- Any other expense incurred in relation to non-profit missions to directly support the public health response to COVID-19.
- Any other non-profit support provided to Tennessee business entities such as:
- Technical assistance and support in enrolling and participating in a federal, state, or local benefit program;
- Education on safe practices in response to COVID-19;
- Acquisition or purchase of personal protective equipment or reimbursing costs associated with mitigating the spread of COVID-19;
- Expenses related to mitigating the spread of COVID-19;
- Reimbursement of unreimbursed expenses incurred by a non-profit due to the COVID19 emergency, including but not limited to increased payroll costs, PPE, or any other measures taken to protect the employees and population served by the non-profit;
- Support targeted for any at-risk, vulnerable, or underserved community for any eligible activity;
- Past and future reimbursement for the required Non-Federal Cost-Share of Stafford Act assistance for COVID-19-related costs that satisfy the CRF eligibility criteria AND the FEMA Public Assistance eligibility criteria;
- Reimbursement for any of the eligible costs incurred in the period from March 1 to Dec. 30;
All grants will be required to follow the US Department of Treasury’s additional guidance on Coronavirus Relief Fund allowable expenditures. The US Department of Treasury is also regularly updating Frequently Asked Questions, which can be found on the Coronavirus Relief Fund webpage.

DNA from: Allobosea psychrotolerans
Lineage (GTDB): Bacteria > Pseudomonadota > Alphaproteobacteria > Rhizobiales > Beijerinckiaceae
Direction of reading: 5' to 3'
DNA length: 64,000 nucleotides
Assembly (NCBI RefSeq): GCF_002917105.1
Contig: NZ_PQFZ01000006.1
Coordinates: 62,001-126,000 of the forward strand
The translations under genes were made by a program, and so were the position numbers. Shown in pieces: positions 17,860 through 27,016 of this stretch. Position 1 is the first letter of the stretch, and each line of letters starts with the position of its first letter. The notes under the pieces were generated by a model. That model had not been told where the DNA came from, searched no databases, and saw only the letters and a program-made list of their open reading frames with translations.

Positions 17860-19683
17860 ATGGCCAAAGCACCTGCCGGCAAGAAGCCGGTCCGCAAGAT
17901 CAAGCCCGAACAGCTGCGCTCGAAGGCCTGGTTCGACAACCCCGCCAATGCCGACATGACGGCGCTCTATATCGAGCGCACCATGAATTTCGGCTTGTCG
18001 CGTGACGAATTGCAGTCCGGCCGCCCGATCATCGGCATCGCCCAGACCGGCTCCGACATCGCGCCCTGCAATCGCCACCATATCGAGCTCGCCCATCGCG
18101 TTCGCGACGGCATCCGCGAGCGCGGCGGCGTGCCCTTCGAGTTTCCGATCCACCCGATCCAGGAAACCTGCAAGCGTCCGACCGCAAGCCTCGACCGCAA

General Information for Nonprofits
Applying for Disaster Relief Funds
July 17 , 2020: Federal Reserve Board modifies Main Street Lending Program to provide greater access to credit for nonprofit organizations such as educational institutions, hospitals, and social service organizations
Tips for Preparing to Apply for Disaster Relief Funds
1. If you need board approval, seek it now.
2. Reach out to your lender.
- Find out if they are an SBA lender and whether they will be processing the SBA 7(a) Paycheck Protection Program loans.
3. Begin to prepare documentation you will need for the loan application:
- Organizational documents such as charter, certificate of formation, bylaws, and operating agreements
- Copies of drivers’ licenses for controlling owners
- Bookkeeping general ledger report on all entries that relate to payroll. This includes Salaries, Wages, Commissions, Vacation Pay, Parental Leave, Family Leave, Sick Leave, Allowance for Dismissal/Separation (Severance Agreement), Group Health Care Payments/Premiums, Retirement Benefits, State & Local Tax assessed on Compensation
- Recent IRS payroll tax filings (which includes number of employees)
- Reports detailing the trailing 12-month compensation for each employee
- Registration with DUNS, SAM, and Grants.gov. Learn more here.
Note: A nonprofit can apply for an SBA disaster loan (EIDL) AND the Paycheck Protection Program (both are through the SBA). However, the funds need to be used for separate expenses (no double-dipping) AND the EIDL amount would be subtracted from the amount forgiven in the Paycheck Protection Program.